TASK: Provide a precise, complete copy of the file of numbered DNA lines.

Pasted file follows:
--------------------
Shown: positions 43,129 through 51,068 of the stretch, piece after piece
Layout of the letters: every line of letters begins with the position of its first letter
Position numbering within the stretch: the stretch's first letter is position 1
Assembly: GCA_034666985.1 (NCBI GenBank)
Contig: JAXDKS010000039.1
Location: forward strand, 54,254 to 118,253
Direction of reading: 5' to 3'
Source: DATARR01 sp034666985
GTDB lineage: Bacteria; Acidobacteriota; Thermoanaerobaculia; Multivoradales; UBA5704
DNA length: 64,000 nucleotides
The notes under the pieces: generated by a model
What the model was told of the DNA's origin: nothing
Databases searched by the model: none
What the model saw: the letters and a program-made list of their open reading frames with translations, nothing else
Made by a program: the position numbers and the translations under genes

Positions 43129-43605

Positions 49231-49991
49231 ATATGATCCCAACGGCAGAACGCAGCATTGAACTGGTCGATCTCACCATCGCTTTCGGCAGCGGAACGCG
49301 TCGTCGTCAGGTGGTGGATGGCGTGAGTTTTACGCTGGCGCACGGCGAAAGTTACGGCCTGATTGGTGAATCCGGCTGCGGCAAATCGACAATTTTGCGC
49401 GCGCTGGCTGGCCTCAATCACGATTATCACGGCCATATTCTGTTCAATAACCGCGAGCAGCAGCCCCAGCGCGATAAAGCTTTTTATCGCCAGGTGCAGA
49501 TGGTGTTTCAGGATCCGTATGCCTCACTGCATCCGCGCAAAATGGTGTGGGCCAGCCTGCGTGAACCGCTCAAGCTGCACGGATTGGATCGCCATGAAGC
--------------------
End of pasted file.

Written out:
Shown: positions 43,129 through 51,068 of the stretch, piece after piece
Layout of the letters: every line of letters begins with the position of its first letter
Position numbering within the stretch: the stretch's first letter is position 1
Assembly: GCA_034666985.1 (NCBI GenBank)
Contig: JAXDKS010000039.1
Location: forward strand, 54,254 to 118,253
Direction of reading: 5' to 3'
Source: DATARR01 sp034666985
GTDB lineage: Bacteria; Acidobacteriota; Thermoanaerobaculia; Multivoradales; UBA5704
DNA length: 64,000 nucleotides
The notes under the pieces: generated by a model
What the model was told of the DNA's origin: nothing
Databases searched by the model: none
What the model saw: the letters and a program-made list of their open reading frames with translations, nothing else
Made by a program: the position numbers and the translations under genes

Positions 43129-43605

Positions 49231-49991
49231 ATATGATCCCAACGGCAGAACGCAGCATTGAACTGGTCGATCTCACCATCGCTTTCGGCAGCGGAACGCG
49301 TCGTCGTCAGGTGGTGGATGGCGTGAGTTTTACGCTGGCGCACGGCGAAAGTTACGGCCTGATTGGTGAATCCGGCTGCGGCAAATCGACAATTTTGCGC
49401 GCGCTGGCTGGCCTCAATCACGATTATCACGGCCATATTCTGTTCAATAACCGCGAGCAGCAGCCCCAGCGCGATAAAGCTTTTTATCGCCAGGTGCAGA
49501 TGGTGTTTCAGGATCCGTATGCCTCACTGCATCCGCGCAAAATGGTGTGGGCCAGCCTGCGTGAACCGCTCAAGCTGCACGGATTGGATCGCCATGAAGC